6 Lessons from the Sports Field to Bring to Work Each Day
6 Lessons from the Sports Field to Bring to Work Each Day

6 Lessons from the Sports Field to Bring to Work Each Day

For most of us, sport is something that we grew up watching and playing. Little did we know that those moments spent at the sports field or in front of the TV would teach us important lessons in life and give us the tools to progress as people leaders.

With this in mind, here are six invaluable lessons from the sports field that you can bring to work every single day.


  1. Start the Day Grounded

The All Blacks Haka was once misunderstood to be a ritual designed to intimidate the opposition, but its purpose goes far deeper in finding the right tempo, connecting with your peers and being grounded. It is this ritual that creates razor-sharp focus and clarity as preparation for the game ahead. 

How you show up to work is no different.  Those days where you are grounded, connected and in flow are likely to have more clarity and focus which brings better outcomes and a greater sense of achievement

Put Play into Practice:

  • Do you have a morning routine?
  • Are you mindful and grounded when you arrive at work?
  • Are you clear about your intention for the day?
  1. Thrive Under Pressure

Athletes use stress to motivate them to improve their performance. They thrive on placing themselves under deliberate pressure to win which helps them become “peak performers”. 

Typically, we view work stress as a negative influence that we try and avoid. The latest science tells us that whether you perceive stress as positive or negative may affect the way your body responds (McGonigal 2016).  And those who view stress as helpful to performance are less stressed out, less anxious and more confident.

Put Play into Practice:

  • Tune into your stress mindset and acknowledge when you feel stressed.
  • Recognise that stress is telling you to take notice something is important.
  • Use that recognition to fuel action to prepare more thoroughly, tap into your tools and resources or embrace the moment.

When you view stress as helpful, you create the biology of courage which is essential both on and off the field.

  1. Know Your Own Strength

Sport is often a team game comprised of people from all areas and skillsets contributing to the overall success. It’s therefore important to know how your strengths and abilities contribute to winning a game, to make the best use of these, and those of your people.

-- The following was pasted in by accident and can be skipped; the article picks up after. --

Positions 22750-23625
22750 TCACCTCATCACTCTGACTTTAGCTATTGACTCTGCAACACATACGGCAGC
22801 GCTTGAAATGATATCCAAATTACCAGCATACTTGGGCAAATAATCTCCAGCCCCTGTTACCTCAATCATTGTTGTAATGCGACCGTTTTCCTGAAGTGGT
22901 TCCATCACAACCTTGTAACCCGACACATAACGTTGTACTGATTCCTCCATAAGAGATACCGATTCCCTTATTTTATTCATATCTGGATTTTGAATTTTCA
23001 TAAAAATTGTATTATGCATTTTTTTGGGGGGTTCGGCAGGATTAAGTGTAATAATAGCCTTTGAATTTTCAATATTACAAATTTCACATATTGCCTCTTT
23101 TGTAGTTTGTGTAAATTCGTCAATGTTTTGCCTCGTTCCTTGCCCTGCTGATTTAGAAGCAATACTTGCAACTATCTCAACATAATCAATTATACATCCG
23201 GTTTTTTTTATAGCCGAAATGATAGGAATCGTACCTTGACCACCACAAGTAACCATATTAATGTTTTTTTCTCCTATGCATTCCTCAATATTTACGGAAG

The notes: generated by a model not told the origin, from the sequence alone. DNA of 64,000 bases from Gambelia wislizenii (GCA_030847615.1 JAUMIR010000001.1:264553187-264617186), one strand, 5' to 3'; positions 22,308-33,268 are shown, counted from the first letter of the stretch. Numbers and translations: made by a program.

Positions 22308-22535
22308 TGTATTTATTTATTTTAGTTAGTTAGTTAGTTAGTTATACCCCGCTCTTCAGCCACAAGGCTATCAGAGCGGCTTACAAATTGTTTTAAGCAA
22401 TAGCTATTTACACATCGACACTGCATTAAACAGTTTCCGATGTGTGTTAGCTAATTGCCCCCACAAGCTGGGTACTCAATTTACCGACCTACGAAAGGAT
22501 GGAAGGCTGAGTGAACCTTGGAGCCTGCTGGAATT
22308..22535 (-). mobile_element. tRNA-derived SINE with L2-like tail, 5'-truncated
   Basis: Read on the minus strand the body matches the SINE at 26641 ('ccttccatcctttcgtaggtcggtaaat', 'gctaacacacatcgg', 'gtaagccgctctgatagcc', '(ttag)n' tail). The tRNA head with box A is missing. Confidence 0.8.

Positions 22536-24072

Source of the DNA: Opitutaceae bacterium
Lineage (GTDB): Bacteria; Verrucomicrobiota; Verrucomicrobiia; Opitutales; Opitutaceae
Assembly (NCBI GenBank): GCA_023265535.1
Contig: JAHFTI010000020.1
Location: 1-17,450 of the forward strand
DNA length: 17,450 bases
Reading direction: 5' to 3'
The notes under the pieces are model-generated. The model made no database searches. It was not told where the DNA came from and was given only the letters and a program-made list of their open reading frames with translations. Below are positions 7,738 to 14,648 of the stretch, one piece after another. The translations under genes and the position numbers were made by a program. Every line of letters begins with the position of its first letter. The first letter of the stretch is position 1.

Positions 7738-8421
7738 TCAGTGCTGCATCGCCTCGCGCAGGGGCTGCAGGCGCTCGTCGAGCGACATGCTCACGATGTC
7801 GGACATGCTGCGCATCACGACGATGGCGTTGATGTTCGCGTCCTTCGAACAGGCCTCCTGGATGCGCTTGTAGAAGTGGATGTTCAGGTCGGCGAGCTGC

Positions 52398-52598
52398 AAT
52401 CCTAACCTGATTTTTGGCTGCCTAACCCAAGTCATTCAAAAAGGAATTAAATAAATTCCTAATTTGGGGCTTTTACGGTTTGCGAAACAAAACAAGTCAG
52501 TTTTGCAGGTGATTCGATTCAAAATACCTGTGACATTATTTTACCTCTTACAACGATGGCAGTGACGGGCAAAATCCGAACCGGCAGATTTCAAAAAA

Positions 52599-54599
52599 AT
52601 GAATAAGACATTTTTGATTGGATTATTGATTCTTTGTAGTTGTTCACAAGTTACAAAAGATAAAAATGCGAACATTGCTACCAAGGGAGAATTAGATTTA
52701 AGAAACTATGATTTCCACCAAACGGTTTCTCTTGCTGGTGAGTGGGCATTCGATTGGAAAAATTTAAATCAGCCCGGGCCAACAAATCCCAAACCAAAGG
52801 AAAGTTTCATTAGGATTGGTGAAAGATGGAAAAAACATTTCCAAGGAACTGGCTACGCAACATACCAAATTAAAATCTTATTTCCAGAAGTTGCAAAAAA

Put Play into Practice:

  • Know your key strengths and create opportunities to use them.
  • Decide how much time you invest on your weaknesses versus hiring others with complementary skills.
  • Respect the strengths of others, if someone is a great defender and you are a great attacker then you have a powerful combo.

If you leverage your strengths, it is likely you will be happier and outperform those who don’t – people who use their strengths every day are six times more likely to be engaged at work and are 8% more productive. 

  1. Invite Feedback

As a player, you actively go out and seek feedback to make you faster, better, stronger. Your coach is there to high-five a good goal and to give you inspiration when you’re losing. Players don’t try to adjust game plans by themselves—they look to their coaches for guidance and advice.

Put Play into Practice:

  • Inviting feedback puts you on the front foot and creates a conversation about performance rather than seeming like criticism.
  • Ask about specific feedback on something you are working so it is constructive and relevant.
  • Find a great coach, mentor or leader who will challenge and inspire.

When it comes to feedback, we all want it deep-down, as it helps us improve, do our job better and wok more effectively as a team. According to a survey by PwC, nearly 60% of respondents said they would like feedback on a daily or weekly basis (increasing to 72% for employees under 30). 

  1. The Art of Humility

Great teams continually show humility by asking themselves “how can we do this better?”.  They recognise that no matter how good they are, they still need to steadily evolve – a necessity to combat their opponents’ own improvements.  Coaches and players create a positive learning environment where not knowing all the answers is a strength helping the team to adapt and grow.

Put Play into Practice:

  • Admit to mistakes and take action towards the greater good
  • Set aside some time each week to reflect on ways of making things better.
  • Ask your team over Friday drinks if they had their week over, what may they do differently.

Not only will leading with humility impact your business, it will also impact you personally. You will feel better about yourself, your work and your team along with the impact on overall performance.

  1. Don’t Forget to Pass the Ball

Even if you’re a great player, you can’t win the game alone. You have to rely on other’s strengths to get the job done. From the forward to the back line, everyone has a role to play.

Put Play into Practice: 

  • Look at your typical daily tasks and determine which jobs are best done by others.
  • Help your team to break down barriers with other areas and collaborate effectively.
  • Organise opportunities to involve others and collaborate on ideas and actions to encourage accountability.

Respecting the strengths of other teams and the roles they plan leads to effective collaboration. Organisations that promote collaborative working have been found to be five times as likely to be high-performing.


If you’re serious about building your own winning team, contact a recruitment agency and get advice from the experts in labour hire, temp recruitment, permanent and contract staff.


About The Author

Related posts

Leave a Reply

Your email address will not be published. Required fields are marked *